All of the sober histories are replete with miraculous events, from Greece and India through to the Middle Ages. One possibility is that these were fantasies; another is that they took place with such regularity as to warrant some curiosity but nothing more. Which was the case cannot be discerned from the record alone. But we have, in Christ, the historical person in whom were merged the worlds, in the subjection of them all to the lowest of them all. The Christians slew the dragons and cut down the height of Rome. By the modern period, when unholy tortures became commonplace, the memory was consigned to literature and fairy tales. But again, perhaps it never really happened; that is the point.

Worry forced wonder from the world. It was necessary that it happen. The LORD meant for us to enter into rest, where what work we do is full of meaning, like child’s play. In clutching tightly we made it impossible for God to work anything without hurting us; we hoarded today’s manna for tomorrow, transmuting free gifts into irksome labor.

So the Jews had their invisible god when everyone else had visible gods; their gods were gurus and idols and all manner of things that actually procure signs and wonders. The Jews had musty scrolls and an empty inner sanctum. But their God was a God beyond reference: however far you point to indicate Him, you have fallen short and invented a false god. So the Jews take care never to point to anything as god that is other than God.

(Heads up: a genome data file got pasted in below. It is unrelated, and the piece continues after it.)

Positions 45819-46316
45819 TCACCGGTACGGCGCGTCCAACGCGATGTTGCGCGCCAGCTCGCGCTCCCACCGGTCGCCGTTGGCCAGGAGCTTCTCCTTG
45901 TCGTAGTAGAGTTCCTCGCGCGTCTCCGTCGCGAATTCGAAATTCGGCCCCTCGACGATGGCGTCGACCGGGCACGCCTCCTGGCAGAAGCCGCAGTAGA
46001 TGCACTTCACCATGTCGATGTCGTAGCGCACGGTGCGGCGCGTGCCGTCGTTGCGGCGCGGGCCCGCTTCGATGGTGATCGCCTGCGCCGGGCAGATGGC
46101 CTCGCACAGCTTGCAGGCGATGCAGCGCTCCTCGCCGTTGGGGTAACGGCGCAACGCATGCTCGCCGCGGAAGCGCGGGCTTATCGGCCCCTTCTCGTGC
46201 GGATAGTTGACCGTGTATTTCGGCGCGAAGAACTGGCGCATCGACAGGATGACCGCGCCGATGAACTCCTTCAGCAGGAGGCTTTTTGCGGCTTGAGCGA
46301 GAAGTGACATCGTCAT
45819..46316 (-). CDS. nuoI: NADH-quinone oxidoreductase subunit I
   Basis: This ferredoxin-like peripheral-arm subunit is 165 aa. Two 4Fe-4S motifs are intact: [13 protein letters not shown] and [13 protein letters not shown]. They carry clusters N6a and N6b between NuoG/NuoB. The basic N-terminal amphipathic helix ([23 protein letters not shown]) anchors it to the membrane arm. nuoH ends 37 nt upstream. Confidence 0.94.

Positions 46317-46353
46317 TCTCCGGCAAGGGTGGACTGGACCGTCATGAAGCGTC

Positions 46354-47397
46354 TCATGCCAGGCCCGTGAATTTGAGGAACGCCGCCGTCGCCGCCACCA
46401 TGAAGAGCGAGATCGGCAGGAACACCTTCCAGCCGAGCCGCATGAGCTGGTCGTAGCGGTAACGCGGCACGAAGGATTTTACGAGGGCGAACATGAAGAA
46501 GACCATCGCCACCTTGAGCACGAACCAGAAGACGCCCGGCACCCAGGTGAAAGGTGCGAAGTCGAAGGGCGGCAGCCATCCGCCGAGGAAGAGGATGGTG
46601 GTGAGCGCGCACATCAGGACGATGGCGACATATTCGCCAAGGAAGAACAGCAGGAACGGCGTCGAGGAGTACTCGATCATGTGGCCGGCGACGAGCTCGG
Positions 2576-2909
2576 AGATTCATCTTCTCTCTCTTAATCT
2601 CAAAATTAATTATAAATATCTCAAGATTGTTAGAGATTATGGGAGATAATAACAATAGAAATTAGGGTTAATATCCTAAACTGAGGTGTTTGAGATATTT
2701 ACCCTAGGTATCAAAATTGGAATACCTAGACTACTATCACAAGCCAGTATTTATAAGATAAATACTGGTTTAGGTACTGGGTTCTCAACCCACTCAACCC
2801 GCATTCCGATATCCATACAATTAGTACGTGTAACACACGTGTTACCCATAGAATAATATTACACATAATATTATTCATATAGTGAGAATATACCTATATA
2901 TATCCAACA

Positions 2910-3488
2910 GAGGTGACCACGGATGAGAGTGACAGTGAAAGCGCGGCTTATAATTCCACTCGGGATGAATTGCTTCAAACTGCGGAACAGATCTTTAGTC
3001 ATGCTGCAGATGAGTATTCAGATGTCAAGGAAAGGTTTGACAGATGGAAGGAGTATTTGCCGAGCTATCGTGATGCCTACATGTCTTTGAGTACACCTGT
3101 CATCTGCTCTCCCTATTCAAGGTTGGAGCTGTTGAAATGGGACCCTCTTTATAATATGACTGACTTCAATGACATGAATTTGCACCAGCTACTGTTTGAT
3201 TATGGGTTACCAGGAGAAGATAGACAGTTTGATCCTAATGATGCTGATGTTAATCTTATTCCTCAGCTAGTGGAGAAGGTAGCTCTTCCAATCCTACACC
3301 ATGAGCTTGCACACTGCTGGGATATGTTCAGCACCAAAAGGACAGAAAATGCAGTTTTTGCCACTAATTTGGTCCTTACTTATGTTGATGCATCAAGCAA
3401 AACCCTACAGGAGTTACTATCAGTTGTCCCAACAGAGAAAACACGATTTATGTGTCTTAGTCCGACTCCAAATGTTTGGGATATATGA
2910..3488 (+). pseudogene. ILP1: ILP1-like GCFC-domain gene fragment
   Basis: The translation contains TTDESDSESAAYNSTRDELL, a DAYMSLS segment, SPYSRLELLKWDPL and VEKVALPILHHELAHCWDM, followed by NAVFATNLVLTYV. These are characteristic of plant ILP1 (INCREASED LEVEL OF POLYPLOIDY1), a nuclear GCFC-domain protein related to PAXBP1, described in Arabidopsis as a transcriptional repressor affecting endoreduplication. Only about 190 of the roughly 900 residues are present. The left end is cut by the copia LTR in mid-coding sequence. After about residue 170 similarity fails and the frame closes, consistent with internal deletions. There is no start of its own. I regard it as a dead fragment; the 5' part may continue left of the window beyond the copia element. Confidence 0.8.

Therefore to the Jews, Jesus must be thought the son of Panthera. To proceed otherwise would be the dereliction of the awesome faith entrusted to them, of forever pointing to the unpointable-to. Jesus had a claim to be, by this confession, by blood a Roman citizen, with Roman rights. Yet He would not speak a word in His own defense. Pilate saw in Christ a King and a God. It was unthinkable to kill Him: But no faithful way out remained. The law by which he ought to die, “because he made himself the Son of God,” was law as much for the actual Son of God as for anyone else: and Jesus was faithful to the operation of the law unto death. He forced us to kill Him.